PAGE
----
New plan for Bronson and Carling high rise

By Sue Stefko
(Appeared in the Glebe Report, March 2023)

In the fall of 2021, the Katasa Groupe and Fotenn Planning + Design unveiled plans to develop 774 Bronson at the corner of Bronson, Carling and Cambridge Street South. The intent was to develop a 26-storey, 328-unit building with 174 parking spots. It was to be one huge building, over an acre in size, in an area which spanned three existing lots.

The community response was strong and swift, with concerns raised about the height (the existing three lots were zoned for between 6 and 12 storeys) and density, insufficient setbacks and step backs (the building would tower over nearby residences) and minimal green space. After receiving copious amounts of community feedback and working extensively with the Dow’s Lake Residents’ Association (DLRA), the development team returned with a revised site plan earlier this year.

While the plan still means increased density on the site, there have been several improvements. The main tower, at the corner of Bronson and Carling, has been reduced from 26 to 22 storeys and has been pushed south so it does not tower over the corner. There are now two buildings instead of a single monolithic one, providing more open space on the site. Setbacks have been increased along Bronson, enabling wider sidewalks and larger trees to be planted, and along Cambridge, giving more breathing room to single-family homes on that street. The retaining wall along Cambridge has been removed, making the ground floor at grade level, allowing for more greenspace and a less imposing façade. Increased setbacks and a smaller vehicular service ramp at Cambridge will also permit more landscaping than previously envisaged.

Overall, the number of units has been reduced by 50 to 278 total, and parking spaces have been cut by 41 to 133, with parking on two underground levels. There is now also some commercial or retail space on the ground floor at Carling and Bronson, in addition to the small café previously planned.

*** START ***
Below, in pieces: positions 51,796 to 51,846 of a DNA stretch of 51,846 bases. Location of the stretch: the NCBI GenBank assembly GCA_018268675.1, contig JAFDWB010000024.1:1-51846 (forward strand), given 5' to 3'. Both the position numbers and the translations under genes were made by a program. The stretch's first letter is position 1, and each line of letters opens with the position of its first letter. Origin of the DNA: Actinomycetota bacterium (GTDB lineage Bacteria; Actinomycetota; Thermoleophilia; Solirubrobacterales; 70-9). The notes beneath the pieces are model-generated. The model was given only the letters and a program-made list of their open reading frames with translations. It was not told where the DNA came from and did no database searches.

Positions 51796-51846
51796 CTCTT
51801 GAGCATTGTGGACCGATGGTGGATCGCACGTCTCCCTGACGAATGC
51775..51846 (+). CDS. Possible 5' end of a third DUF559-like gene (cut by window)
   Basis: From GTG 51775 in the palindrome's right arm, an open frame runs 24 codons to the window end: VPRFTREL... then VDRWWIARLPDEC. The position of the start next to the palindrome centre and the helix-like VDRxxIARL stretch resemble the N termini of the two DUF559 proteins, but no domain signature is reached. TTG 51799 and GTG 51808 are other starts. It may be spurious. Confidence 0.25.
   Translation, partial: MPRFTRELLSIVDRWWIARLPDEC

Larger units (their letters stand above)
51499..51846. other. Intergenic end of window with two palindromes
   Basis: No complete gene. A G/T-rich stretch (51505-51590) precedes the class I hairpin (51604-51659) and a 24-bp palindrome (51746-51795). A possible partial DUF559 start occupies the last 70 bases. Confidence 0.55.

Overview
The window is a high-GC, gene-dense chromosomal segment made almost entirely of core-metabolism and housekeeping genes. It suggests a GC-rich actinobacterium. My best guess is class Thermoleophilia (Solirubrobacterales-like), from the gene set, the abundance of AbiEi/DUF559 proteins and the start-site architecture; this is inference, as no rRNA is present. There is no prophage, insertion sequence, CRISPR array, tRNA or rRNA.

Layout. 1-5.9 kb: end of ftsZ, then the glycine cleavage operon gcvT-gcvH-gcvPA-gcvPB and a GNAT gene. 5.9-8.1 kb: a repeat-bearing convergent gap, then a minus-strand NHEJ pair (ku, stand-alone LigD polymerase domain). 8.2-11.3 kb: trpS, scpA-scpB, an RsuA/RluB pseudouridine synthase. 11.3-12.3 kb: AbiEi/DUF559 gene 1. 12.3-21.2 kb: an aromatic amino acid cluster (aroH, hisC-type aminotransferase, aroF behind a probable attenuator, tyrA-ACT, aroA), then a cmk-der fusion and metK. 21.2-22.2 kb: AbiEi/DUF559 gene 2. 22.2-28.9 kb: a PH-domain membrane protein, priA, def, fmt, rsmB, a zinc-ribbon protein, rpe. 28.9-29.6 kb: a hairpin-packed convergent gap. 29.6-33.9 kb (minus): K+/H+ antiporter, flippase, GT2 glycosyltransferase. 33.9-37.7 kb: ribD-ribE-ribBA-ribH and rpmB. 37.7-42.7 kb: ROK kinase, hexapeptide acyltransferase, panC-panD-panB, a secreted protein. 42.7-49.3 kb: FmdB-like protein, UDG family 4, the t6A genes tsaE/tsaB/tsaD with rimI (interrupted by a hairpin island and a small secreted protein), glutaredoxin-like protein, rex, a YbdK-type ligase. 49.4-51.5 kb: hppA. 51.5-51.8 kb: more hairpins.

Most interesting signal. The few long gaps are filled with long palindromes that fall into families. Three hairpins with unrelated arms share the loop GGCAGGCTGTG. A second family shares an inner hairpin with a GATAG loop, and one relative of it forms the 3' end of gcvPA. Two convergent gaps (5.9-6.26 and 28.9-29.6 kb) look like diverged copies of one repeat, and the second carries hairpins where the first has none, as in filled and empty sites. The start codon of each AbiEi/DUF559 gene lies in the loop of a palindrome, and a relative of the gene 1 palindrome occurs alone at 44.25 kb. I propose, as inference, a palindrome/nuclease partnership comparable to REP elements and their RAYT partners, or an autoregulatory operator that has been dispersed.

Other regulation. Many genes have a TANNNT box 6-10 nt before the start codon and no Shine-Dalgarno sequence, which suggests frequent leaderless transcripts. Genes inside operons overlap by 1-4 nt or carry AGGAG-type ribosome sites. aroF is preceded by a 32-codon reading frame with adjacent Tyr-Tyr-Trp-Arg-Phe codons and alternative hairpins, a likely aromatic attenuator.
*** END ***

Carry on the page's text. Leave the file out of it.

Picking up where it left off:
The general intent of the building remains. The first nine floors of the Bronson-facing building (Phase 1) will still be student accommodations. There will be 71 student units – the majority range from two- to four- bedroom, with a handful of five-bedroom units. Several student amenities are planned for the ground floor, including a gym and yoga area, movie room, games room, kitchen, lounge and study rooms.

The other two buildings will be used as standard residential rentals. Floors 10 to 22 of Phase 1 will contain 78 one-bedroom units and 39 two-bedrooms. The Phase 2 building facing Cambridge will be nine storeys, stepping down to four approaching Cambridge. It will contain 90 units – 66 one-bedrooms, 21 two- bedrooms and three studios.

It’s indisputable that the developer made some important concessions, which are welcomed, after input from the community. However, room for improvement remains – 22 storeys is still tall, and the tower will overshadow many other residential buildings as well as the Glebe Collegiate Institute sports field. The density of the building will increase traffic in the already congested Carling and Bronson area, particularly as transit in the area leaves much to be desired. The building will do little to accommodate families and there is room for much more commercial enterprise on the ground floor. Additionally, the DLRA wants all vehicular ingress and egress to be via Bronson to avoid traffic spilling over to Cambridge and other residential streets. To date, egress remains on Cambridge.

The current plan follows a long list of previous proposals for the site. In 2012, Montreal developer Samcon proposed two condominium buildings on two of the lots – one 12 storeys and the other six. Textbook suites in 2015 planned to build a student residence ranging from four to 12 storeys, with a mix of bachelors and one- to three-bedroom units. A year later, Jaber proposed executive apartments at 770 Bronson, initially requesting 15 storeys but reducing it to six after receiving opposition. After so many false starts, for better or worse, this time the developers seem committed to bringing their plans to fruition.

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